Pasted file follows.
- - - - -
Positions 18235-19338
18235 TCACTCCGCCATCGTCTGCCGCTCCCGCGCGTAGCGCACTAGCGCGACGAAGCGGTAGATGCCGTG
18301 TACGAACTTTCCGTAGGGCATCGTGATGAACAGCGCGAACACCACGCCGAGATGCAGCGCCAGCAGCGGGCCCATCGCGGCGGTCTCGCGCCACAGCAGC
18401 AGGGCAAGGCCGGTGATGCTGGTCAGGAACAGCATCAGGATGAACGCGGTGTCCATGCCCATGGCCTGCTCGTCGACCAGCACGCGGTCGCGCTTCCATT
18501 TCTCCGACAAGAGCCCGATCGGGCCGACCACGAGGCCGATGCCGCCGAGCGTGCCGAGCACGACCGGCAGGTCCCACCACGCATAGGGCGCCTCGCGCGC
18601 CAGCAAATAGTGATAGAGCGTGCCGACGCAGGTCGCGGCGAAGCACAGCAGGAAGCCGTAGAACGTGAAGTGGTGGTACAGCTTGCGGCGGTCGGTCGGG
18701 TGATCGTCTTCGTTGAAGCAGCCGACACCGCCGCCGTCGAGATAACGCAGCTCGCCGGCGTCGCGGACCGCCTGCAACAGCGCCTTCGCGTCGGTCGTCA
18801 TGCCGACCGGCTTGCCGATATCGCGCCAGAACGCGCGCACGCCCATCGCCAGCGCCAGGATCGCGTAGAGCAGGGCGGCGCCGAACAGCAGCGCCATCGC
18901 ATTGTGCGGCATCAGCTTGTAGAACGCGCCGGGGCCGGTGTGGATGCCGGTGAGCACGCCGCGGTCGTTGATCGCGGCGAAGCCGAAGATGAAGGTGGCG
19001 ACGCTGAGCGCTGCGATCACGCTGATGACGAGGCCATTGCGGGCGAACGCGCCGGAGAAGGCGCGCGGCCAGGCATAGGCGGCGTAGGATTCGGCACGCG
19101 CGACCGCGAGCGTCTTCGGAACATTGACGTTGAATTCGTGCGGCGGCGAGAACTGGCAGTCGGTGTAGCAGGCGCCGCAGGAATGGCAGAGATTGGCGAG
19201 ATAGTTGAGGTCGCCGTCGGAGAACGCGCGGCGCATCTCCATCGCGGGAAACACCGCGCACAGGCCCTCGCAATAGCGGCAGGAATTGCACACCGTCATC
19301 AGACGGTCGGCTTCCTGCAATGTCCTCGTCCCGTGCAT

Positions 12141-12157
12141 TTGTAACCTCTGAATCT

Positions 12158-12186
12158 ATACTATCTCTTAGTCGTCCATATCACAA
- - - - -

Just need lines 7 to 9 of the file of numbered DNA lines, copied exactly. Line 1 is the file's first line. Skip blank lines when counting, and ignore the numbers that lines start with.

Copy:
18701 TGATCGTCTTCGTTGAAGCAGCCGACACCGCCGCCGTCGAGATAACGCAGCTCGCCGGCGTCGCGGACCGCCTGCAACAGCGCCTTCGCGTCGGTCGTCA
18801 TGCCGACCGGCTTGCCGATATCGCGCCAGAACGCGCGCACGCCCATCGCCAGCGCCAGGATCGCGTAGAGCAGGGCGGCGCCGAACAGCAGCGCCATCGC
18901 ATTGTGCGGCATCAGCTTGTAGAACGCGCCGGGGCCGGTGTGGATGCCGGTGAGCACGCCGCGGTCGTTGATCGCGGCGAAGCCGAAGATGAAGGTGGCG